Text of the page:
Camping spot to Pangong Tso Lake, via Shyok
After an easy morning, head towards your next destination, Pangong Tso. You can also spend some more time at the sand dunes of Deskit monastery before getting on the road to the Lake. The road to Pangong goes along the River Shyok, and connects to the Pangong basin via Shyok village.
You can stop at Agham village to see the prehistoric petroglyphs.
Drawing huge crowds annually, Pangong Tso is best known for being a part of the last scene Bollywood's blockbuster "Three Idiots". This unbelievably lovely 604-km2 lake is partly in India and China as well. The most fascinating thing here, other than the lake being high up at 4305 metres above msl, is ever-changing water with different shades of blue, as the day gets older. Crystal clear lake water will actually have you counting the pebbles underneath. Head over to Spangmik village as the sun slowly goes down and the chill sets in. A warm bed, beside the lake is all ready for you as you step out for a short ramble post dinner. Floyd's diamonds have never seemed closer as the stars shine on in the clear night sky.
Day Hike – Maan village to Merak
Here’s the bigger picture. If you really want a clear view of the enormity and beauty that is Pangong Tso, you do need to get out and walk along its shores from Man village to Merak. After breakfast at the camps, the local guide will take you on a 11-kilometre hike past the vast emptiness of the lands here. As the day progresses, the ever-changing lake turn a deep shade of blue.
Stonewalls and solitary green specks of trees make an appearance every now and then moving closer to Merak village. This tiny hamlet, with just a couple of homes, offers superb views of the lake and green trees against grey-brown mountains with whitewashed houses.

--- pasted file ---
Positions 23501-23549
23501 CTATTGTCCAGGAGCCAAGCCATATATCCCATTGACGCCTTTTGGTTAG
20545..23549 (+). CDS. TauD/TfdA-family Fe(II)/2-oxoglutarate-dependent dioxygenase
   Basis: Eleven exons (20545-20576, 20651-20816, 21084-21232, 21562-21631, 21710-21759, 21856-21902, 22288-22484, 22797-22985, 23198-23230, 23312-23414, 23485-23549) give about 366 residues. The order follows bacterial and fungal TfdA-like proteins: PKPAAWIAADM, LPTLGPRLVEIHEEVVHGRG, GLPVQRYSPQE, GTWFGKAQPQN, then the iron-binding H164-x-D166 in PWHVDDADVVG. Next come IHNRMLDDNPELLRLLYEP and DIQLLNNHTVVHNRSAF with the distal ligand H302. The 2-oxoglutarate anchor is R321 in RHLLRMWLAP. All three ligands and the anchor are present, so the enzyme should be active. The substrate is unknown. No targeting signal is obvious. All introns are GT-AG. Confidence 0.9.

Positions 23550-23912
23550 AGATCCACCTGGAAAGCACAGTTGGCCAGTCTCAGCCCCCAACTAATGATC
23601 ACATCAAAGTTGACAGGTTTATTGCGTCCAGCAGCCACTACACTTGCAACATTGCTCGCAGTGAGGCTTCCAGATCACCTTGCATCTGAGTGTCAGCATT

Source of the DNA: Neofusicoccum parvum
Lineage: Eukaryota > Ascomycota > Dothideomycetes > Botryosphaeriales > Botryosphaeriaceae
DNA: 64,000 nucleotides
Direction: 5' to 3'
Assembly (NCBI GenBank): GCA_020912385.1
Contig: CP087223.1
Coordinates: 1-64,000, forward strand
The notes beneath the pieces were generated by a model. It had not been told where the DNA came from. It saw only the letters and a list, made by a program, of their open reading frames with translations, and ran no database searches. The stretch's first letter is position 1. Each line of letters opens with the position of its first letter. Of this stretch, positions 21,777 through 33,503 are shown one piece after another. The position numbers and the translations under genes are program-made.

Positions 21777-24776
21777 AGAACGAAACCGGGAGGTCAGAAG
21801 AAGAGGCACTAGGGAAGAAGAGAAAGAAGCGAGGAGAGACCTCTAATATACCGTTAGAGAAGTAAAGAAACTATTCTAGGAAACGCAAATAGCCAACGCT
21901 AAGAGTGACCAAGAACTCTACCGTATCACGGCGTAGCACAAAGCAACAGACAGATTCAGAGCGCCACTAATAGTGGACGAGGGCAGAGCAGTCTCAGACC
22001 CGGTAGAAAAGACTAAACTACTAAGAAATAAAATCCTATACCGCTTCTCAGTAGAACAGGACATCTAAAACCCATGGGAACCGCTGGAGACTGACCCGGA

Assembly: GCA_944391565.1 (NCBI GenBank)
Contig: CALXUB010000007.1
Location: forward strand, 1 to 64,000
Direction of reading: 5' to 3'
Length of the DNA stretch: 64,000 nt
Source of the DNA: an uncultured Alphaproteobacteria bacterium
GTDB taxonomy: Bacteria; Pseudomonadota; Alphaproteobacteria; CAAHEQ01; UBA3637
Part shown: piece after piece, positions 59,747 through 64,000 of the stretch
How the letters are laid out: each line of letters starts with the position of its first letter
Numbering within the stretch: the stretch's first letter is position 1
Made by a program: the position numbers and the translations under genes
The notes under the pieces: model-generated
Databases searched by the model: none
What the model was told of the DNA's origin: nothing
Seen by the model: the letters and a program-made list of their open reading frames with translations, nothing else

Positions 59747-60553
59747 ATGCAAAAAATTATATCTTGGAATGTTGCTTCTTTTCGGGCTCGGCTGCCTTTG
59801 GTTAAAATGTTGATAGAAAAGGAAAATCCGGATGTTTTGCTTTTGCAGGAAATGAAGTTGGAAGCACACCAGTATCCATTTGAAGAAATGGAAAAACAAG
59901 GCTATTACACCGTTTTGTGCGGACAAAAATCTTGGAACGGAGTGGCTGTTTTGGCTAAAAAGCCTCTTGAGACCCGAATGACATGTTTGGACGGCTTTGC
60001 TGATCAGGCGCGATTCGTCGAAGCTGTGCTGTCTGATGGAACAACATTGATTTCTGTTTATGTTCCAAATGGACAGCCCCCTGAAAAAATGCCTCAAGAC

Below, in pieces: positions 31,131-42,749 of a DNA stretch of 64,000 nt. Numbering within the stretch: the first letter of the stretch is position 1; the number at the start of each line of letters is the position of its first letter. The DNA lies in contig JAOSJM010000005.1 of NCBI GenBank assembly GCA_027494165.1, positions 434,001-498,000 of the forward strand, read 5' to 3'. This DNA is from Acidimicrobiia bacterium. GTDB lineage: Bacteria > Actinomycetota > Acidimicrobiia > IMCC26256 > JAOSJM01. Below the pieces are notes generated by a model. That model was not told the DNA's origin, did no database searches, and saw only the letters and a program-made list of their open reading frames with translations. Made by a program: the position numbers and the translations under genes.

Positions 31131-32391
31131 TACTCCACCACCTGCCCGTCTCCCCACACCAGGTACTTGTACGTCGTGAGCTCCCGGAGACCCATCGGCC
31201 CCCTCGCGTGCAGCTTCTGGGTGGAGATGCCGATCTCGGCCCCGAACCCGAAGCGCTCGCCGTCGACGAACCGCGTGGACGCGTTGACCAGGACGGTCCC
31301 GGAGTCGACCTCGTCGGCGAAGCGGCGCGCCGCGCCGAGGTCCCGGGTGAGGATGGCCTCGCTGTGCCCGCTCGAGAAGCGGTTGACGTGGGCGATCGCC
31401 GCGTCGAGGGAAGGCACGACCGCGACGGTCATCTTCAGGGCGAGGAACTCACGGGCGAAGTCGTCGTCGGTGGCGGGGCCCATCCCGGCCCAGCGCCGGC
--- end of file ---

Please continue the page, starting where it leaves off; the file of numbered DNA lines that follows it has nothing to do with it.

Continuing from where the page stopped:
Lots of memorable photographs and a sumptuous local lunch at Merak later, drive back to the campsite.
Notably, you can only hike to Man and Merak if you’re staying in the village of Man.
Drive back to Leh
Spend some time by the lake in the morning, as transparent waters turn blue with the sunrise. A hearty breakfast later, begin the long drive back to Leh.
Hemis and Thiksey monastery
Now one of Leh’s largest monasteries, there is a separate residential building for females as well. With fascinating wall paintings throughout the 12-storey complex, stupas, thangka paintings, statues and numerous artefacts make for a very interesting visit. The scenic last leg of the day’s visits takes you through the valley’s rugged terrain over 25 kilometres from Thiksey to Hemis. With stunning views of hillocks and the mountains beyond, the contrast of rare green and stark barren lands against spotless blue skies are worth a million pictures. Hemis Monastery, unlike most of Ladakh’s other monasteries, isn't visible from afar. Built on a green hill, hemmed between lofty mountains, Hemis is literally India’s Shangri-La. Although founded in 1672, Hemis monastery is said to have existed before the 11th century.
Stop for lunch at Karu on your way back to Leh. Stunning views of hillocks and the mountains beyond with the contrast of rare green and barren lands against spotless blue skies make most of the drive on rugged terrain from Hemis to Thiskey.
Head back to your hotel or visit the local markets once you're back in Leh. Hot dinner awaits at the hotel after your long day in the mountains.
Airport drop; Fly-out of Leh
Expect much heavier bags, and probably no space left for pictures on your camera's memory card, as you get your baggage tagged for your flight home. Picturesque views and memories of these unique mountains will keep you on a happy high for a long time yet.